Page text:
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Click on the speaker icon to hear this melody
The shows you watch on PrimeStar and DirecTV as well
May seem to fall from heaven, but they rose up out of hell.
The tale of how they got here is a story worth the telling,
As long as you don't take off points for scansion, rhyme or spelling.
Who was it who developed home satellite TV?
Libertarians and hackers thinking programs should be free.
"If photons from your satellite are falling on my head,
You can't stop me from intercepting them," is what they said.
And it's point your dish up to the Clarke Belt and see
How a crew of crypto pirates brought you satellite TV.
The early program vendors, HBO and MTV,
Sold signals at a flat rate to the cable industry.
The cable downlink stations cost a hundred thousand bucks,
But hams could do it cheaper with some cunning and some luck.
Though amateurs, these microwavers, military-bred,
Had come to see that off-the-air and cable were both dead.
If networks could use satellites to beam their shows around,
Then why not intercept the parts that chance to run aground?
A ham named Robert Cooper is who gathered us together.
Before he skipped the country seeking tax breaks and warm weather,
He ran a cable TV rag in Oklahoma city.
Then Coop discovered satellites, and now he's sitting pretty.
We met in Oklahoma, vendors, hackers, and the suits,
Attempting to legitimize our technical pursuits.
We formed a trade association, acronym of SPACE, *
And even hired a lawyer in attempting to save face.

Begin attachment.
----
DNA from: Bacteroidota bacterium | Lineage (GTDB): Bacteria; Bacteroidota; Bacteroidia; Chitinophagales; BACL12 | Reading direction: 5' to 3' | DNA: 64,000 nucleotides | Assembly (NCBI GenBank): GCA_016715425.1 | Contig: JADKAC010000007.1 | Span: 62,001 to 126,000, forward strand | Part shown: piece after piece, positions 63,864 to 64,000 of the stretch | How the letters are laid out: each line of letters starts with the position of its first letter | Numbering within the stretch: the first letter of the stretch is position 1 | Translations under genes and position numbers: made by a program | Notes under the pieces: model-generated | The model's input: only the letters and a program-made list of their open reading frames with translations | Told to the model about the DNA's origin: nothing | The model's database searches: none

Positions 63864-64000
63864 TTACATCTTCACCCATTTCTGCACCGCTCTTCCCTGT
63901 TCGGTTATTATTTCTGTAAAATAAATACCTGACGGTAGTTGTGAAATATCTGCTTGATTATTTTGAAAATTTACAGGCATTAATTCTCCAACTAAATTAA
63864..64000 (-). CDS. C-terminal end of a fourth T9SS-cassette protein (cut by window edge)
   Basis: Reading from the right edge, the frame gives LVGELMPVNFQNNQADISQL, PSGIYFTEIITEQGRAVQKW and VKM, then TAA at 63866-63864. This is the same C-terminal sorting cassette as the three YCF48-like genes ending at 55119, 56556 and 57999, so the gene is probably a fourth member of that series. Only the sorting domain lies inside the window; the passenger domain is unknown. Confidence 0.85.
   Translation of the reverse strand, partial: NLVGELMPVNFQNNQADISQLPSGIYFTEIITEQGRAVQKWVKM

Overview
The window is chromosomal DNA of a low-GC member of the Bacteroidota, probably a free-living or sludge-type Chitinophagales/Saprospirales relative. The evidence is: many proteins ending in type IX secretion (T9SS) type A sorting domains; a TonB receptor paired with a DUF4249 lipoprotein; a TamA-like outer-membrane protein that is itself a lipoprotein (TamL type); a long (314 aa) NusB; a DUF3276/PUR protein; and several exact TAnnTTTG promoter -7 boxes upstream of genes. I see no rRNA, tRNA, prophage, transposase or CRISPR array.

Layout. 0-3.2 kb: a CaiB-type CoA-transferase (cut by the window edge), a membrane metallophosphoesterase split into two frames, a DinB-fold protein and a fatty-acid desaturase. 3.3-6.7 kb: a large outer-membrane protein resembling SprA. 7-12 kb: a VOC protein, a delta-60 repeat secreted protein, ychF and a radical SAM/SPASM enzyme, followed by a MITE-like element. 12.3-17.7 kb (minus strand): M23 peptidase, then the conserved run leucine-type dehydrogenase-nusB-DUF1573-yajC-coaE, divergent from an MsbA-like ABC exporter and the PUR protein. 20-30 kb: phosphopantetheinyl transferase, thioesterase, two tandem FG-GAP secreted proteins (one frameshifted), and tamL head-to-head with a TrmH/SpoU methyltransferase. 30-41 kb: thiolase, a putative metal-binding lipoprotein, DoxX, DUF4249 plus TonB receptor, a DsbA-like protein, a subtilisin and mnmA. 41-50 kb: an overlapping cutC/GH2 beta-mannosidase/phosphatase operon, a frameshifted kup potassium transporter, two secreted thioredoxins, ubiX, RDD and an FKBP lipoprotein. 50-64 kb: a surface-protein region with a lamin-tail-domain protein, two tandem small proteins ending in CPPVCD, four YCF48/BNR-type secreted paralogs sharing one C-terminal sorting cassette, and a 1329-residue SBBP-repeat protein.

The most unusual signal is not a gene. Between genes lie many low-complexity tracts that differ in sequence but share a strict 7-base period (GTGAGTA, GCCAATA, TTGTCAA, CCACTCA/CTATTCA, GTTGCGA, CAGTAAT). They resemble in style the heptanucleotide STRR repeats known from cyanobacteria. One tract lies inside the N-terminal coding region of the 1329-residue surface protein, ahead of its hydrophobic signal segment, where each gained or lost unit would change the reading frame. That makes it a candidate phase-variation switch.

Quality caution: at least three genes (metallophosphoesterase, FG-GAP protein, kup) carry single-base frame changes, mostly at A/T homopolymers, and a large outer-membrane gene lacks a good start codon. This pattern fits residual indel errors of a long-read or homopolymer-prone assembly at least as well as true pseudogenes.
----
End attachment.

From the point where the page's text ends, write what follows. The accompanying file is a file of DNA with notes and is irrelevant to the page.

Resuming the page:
The first to pull in video and synch it on the screen
Was a double-E from Stanford. We were envious and green.
Though others were attempting it, Tay Howard won the race,
And that's how Tay became elected President of SPACE.
Three times a year at seminars he called SPTS,
Coop brought together those who wanted video for less.
Our trade association was a small, cohesive group,
With Coop our inspiration - and then he flew flew the coop.
Soon ten and twelve foot dishes came to dot the countryside.
When they saw their profits tumble, the cable vendors cried.
Their only recourse seemed to be a brave and costly gamble:
To save themselves from piracy, they had to learn to scramble.
Our best response was standard military ECM.
If they scramble to defeat us, we can just unscramble them.
So what if it's illegal? You think we give a damn?
It's much easier and safer than the shit we pulled in 'Nam.
Just open up the classifieds. A hundred ads you'll see,
All selling tricks to help you pull in programming for free.
The backyard dish phenomenon had spread across the land,
A challenge just as blatant as a line drawn in the sand.
The amateurs and hackers appeared to win the day,
Until the final battle, won by Hughes and RCA.
Our analog decryption skills were better from the start,
So DSS went digital, and shot us through the heart.
* Society of Private And Commercial Earthstations
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Copyright © H. Paul Shuch, Ph.D.; Maintained by Microcomm
this page last updated 14 June 2007